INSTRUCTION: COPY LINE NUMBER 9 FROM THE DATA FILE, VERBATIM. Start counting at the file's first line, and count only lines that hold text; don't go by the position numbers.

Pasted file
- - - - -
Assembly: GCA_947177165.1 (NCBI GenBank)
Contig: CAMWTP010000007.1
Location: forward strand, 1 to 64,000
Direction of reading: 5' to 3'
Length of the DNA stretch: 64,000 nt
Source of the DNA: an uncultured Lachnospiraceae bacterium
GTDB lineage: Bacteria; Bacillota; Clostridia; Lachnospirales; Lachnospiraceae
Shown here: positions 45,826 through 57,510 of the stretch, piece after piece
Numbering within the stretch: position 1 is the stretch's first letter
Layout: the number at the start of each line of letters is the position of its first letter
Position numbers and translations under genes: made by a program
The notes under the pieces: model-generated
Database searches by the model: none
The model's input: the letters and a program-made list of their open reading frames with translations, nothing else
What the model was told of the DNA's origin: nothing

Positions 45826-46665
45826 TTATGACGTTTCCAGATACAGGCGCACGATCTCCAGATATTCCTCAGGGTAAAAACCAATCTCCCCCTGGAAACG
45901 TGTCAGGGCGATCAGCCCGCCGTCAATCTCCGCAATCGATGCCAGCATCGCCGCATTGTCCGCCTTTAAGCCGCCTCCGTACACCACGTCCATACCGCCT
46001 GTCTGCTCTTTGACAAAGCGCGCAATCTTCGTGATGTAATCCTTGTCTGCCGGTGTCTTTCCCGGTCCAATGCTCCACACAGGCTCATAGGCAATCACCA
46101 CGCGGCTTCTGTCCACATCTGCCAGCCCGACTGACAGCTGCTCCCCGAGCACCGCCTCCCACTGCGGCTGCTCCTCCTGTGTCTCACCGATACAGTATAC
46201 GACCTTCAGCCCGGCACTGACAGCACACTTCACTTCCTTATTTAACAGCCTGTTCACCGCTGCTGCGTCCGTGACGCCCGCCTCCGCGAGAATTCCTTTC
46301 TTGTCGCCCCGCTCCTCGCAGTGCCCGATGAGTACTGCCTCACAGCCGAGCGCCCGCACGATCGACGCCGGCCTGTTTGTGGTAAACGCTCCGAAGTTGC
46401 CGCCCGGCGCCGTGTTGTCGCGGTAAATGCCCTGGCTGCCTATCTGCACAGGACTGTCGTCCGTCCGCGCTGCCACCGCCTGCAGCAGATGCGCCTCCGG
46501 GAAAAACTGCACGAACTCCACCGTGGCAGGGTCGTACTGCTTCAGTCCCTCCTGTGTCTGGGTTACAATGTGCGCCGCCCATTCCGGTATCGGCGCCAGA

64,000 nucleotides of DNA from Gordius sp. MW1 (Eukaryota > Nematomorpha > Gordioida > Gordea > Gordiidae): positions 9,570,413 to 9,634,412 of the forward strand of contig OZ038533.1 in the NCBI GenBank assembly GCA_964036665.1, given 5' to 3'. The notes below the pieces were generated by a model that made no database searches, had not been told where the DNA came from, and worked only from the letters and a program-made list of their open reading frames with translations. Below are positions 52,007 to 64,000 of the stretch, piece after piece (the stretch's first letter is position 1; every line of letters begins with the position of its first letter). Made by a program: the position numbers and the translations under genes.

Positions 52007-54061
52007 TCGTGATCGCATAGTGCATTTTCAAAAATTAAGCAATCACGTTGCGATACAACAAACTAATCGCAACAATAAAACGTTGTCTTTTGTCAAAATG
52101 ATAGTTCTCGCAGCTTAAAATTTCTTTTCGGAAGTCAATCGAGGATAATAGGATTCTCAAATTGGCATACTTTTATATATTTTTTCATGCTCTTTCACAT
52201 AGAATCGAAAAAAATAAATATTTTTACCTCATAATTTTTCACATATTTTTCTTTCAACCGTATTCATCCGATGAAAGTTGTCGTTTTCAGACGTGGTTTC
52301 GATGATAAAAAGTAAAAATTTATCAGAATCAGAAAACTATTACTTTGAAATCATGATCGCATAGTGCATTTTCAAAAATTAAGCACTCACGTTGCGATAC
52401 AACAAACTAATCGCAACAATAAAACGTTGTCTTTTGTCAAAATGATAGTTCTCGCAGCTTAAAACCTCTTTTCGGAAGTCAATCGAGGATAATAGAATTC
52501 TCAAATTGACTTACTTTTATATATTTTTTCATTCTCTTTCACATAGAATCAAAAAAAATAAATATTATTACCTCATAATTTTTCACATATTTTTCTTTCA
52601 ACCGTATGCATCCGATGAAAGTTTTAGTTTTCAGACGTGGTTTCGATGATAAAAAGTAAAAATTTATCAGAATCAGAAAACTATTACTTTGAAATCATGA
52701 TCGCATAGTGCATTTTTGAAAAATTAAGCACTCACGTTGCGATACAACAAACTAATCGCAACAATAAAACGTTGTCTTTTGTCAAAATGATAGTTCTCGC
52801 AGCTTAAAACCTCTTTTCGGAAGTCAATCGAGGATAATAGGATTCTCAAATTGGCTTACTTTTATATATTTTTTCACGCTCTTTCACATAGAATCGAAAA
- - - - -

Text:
Numbering within the stretch: position 1 is the stretch's first letter